Contributing Editors



Door to Door Partners with Transit Systems, Inc.

by Winnie Hsiu February 20, 2013 8:02 PM
The evolution of the self storage industry has been an interesting one. The industry began simply as a place for people to store personal belongings. The industry then morphed into one that also offered moving services. It changed again when it started offering storage in containers instead of various sized rooms in a facility. [More]

Alaska Couple Makes and Stores Giant Radio Flyer

by Winnie Hsiu October 12, 2010 11:36 AM
Many people use car storage and truck storage in the winter. Others use vehicle storage to hold their motorcycles, snowmobiles, all-terrain vehicles, or bicycles. Many also rely on toy storage during the winter, for items such as plastic ride-on toys, tricycles, and wagons. But Judy Foster and Fred Keller of Wasilla, Alaska, must be the first couple ever to need storage for a toy the size of a truck -- a giant Radio Flyer. The couple constructed their giant wagon, which may be the only one in the world like it, out of an old pickup truck. [More]

Wounded Warrior Outdoors Encourages Donations from Self Storage Facilities

by Kim Kilpatrick September 15, 2010 10:30 PM
Self storage companies are famous for supporting charitable organizations, especially organizations that are focused on helping veterans, troops overseas, or military families. But Wounded Warrior Outdoors may be the only such charity that was actually founded by members of the self storage industry. Wounded Warrior, which offers injured veterans and disabled veterans from the United States and Canada a chance to recuperate while on a hunting trip in British Columbia, has announced that it is starting a new campaign: One for the Troops. [More]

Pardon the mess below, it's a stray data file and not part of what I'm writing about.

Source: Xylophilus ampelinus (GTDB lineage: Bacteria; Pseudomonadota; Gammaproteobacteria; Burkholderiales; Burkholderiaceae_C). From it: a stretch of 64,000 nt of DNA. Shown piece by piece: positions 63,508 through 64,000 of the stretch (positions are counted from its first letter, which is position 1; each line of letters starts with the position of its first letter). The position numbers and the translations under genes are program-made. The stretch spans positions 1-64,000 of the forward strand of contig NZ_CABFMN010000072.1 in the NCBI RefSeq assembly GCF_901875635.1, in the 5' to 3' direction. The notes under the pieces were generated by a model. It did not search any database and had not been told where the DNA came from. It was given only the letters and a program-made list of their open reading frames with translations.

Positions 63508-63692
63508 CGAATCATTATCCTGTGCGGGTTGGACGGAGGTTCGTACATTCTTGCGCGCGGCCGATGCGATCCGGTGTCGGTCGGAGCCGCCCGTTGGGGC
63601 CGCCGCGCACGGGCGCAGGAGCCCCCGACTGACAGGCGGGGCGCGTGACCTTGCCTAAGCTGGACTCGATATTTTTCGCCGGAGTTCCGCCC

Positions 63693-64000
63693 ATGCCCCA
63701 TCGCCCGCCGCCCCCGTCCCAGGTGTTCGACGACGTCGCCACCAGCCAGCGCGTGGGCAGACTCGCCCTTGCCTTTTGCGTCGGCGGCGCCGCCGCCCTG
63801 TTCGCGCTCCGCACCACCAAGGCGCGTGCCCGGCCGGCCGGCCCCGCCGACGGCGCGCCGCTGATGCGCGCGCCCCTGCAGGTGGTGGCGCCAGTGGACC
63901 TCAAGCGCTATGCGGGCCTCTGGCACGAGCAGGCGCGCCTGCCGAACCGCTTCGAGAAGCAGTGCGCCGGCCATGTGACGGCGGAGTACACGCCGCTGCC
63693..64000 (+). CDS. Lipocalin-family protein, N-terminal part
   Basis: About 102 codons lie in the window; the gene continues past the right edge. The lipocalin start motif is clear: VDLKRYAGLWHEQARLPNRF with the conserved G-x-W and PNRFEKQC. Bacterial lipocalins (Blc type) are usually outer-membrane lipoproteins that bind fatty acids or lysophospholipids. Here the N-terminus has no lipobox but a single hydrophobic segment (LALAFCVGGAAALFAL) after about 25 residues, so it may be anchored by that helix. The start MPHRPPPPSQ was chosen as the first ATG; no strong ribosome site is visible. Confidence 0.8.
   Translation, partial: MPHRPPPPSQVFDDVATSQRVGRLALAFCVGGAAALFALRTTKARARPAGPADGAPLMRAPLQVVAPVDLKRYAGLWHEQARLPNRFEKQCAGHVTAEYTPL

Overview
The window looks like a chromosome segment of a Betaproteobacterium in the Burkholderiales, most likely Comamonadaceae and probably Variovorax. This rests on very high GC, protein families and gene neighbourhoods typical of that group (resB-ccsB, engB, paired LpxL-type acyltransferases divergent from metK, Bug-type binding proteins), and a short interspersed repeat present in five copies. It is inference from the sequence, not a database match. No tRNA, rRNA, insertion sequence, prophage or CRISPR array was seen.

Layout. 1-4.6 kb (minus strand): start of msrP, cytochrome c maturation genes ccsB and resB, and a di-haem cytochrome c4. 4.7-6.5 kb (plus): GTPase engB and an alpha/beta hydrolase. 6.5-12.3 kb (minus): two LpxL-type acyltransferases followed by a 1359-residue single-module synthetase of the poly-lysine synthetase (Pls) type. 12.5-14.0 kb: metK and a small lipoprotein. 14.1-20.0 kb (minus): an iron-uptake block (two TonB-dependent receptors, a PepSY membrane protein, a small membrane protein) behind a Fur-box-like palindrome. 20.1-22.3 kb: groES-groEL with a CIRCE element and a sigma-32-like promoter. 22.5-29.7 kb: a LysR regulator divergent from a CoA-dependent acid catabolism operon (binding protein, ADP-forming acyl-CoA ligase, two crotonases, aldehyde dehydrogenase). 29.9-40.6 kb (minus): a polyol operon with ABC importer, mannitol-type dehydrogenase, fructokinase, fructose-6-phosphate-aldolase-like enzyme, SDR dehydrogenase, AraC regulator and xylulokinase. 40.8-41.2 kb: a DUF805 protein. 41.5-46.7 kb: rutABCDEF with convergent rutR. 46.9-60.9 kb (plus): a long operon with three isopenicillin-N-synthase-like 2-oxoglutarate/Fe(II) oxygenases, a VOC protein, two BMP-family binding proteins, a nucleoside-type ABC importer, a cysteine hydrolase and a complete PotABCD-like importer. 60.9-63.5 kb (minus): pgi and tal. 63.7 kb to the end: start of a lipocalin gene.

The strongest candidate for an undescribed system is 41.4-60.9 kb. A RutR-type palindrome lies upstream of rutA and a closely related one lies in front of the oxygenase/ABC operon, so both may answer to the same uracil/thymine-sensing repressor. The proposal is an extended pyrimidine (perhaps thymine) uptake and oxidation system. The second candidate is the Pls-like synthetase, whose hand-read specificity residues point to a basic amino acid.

Alaskans May Store Vehicles to Protect Them From Volcanic Ash Fallout

by Holly Robinson December 31, 2009 3:38 AM
One of Alaska's volcanoes, Mt. Redoubt, is beginning to rumble again. Volcanologists at the Alaska Volcano Observatory have put Redoubt on a code yellow state of alert. Code yellow means that Redoubt is showing signs of unrest, beyond its normal background level. Volcanologists use a four-tiered color coding system: green means activity levels are normal and that scientists do not expect an imminent eruption, yellow means that there are signs of unrest, orange means that there has been increasing unrest with a strong potential for eruption, and red means that the volcano is currently erupting.

Most Alaskans are not worried about having to evacuate from their homes -- most live too far from Mt. Redoubt for their lives to be in any danger from an eruption -- but Alaskans do worry about the possibility of an ashfall. It is not unusual for clouds of ash to spew from Alaska's volcanoes as they become more active. To protect machinery and sensitive equipment from ash contamination, it is wise to cover and store them during any periods of ashfall. [More]
 1